Frequent Donald Trump defender Alan Dershowitz downplayed Michael Cohen’s plea agreement with federal prosecutors Thursday. Cohen revealed that the president's efforts to score a "Trump Tower Moscow" continued well into 2016.


"His credibility as a witness diminishes," Dershowitz said of Cohen. "The question is whether he will say what others have said about buildings in Moscow or whether or not that constitutes any kind of criminal activity. I find it very hard to define."

He went on to say that special counsel Robert Mueller is making his decisions off of false information and the president is the only one telling the truth.

"You know, it is interesting. In other parts of the world, you can't even prosecute people for that," Dershowitz continued.

It isn't just Cohen's statements, however. Cohen submitted documents proving the negotiations continued. He had emails and records of conversations that verify his statements.

At the point that Cohen gave this information, the president already submitted his written answers to Mueller and it's possible he perjured himself already given the documents Cohen turned over.

"Before the president gave those answers, they are going to comb through every one of his answers and see if they can come up with anybody who can contradict anything the president said," Dershowitz said. "And that is why it is called a perjury trap. Because even if the president believes what he said was true, if somebody will contradict it, then the president can be charged with lying to government officials, which is the equivalent of perjury. So, that's why it is so dangerous for anybody who is the subject of an investigation to answer questions by the prosecution, because the prosecution then comes through evidence, tries to get evidence that they can then use to show contradictions."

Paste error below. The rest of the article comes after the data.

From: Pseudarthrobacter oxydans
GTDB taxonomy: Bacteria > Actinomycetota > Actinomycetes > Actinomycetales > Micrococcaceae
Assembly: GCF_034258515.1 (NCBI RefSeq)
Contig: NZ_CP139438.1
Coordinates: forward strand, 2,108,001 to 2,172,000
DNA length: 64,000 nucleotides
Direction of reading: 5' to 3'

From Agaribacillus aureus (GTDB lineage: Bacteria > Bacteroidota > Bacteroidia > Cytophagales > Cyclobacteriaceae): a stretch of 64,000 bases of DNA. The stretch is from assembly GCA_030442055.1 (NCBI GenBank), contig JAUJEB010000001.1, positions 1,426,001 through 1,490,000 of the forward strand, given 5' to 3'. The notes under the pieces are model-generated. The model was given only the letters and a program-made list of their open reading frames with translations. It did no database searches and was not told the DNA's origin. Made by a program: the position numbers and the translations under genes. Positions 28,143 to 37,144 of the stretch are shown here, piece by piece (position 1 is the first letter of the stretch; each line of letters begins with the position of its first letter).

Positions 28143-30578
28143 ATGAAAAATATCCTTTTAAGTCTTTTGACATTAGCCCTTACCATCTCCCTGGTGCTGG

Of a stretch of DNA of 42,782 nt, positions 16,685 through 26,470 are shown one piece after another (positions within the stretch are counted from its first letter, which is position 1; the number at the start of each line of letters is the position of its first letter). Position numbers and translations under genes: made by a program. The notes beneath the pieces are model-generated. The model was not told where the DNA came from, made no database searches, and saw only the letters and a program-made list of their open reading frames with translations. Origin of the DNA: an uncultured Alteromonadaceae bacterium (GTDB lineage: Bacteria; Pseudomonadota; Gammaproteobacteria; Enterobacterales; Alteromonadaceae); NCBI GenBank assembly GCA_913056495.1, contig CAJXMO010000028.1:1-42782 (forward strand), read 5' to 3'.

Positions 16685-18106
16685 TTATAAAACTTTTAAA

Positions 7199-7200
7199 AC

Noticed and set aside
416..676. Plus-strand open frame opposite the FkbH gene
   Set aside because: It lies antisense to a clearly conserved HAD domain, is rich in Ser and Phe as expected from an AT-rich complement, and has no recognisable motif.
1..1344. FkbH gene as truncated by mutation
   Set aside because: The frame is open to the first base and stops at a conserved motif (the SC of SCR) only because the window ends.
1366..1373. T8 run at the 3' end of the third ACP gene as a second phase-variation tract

In the judicial system, however, a lie isn't based on "belief" it's based on facts in evidence.

Still, the attorney called it a "weakness of Mueller's findings" because he relied on so-called "false statements."

"And the very fact that he is conducting an investigation has created these crimes," he continued. "These are not crimes that have been committed prior to his appointment. They are crimes that were committed as a result of his appointment. And that raises some questions about the role of special prosecutors in creating crimes. Creating opportunities for crimes to be committed. In the end, I don't think the other is going to come up with very much in terms of criminal conduct. This was before he was appointed. That is quite shocking."

Watch the full interview below: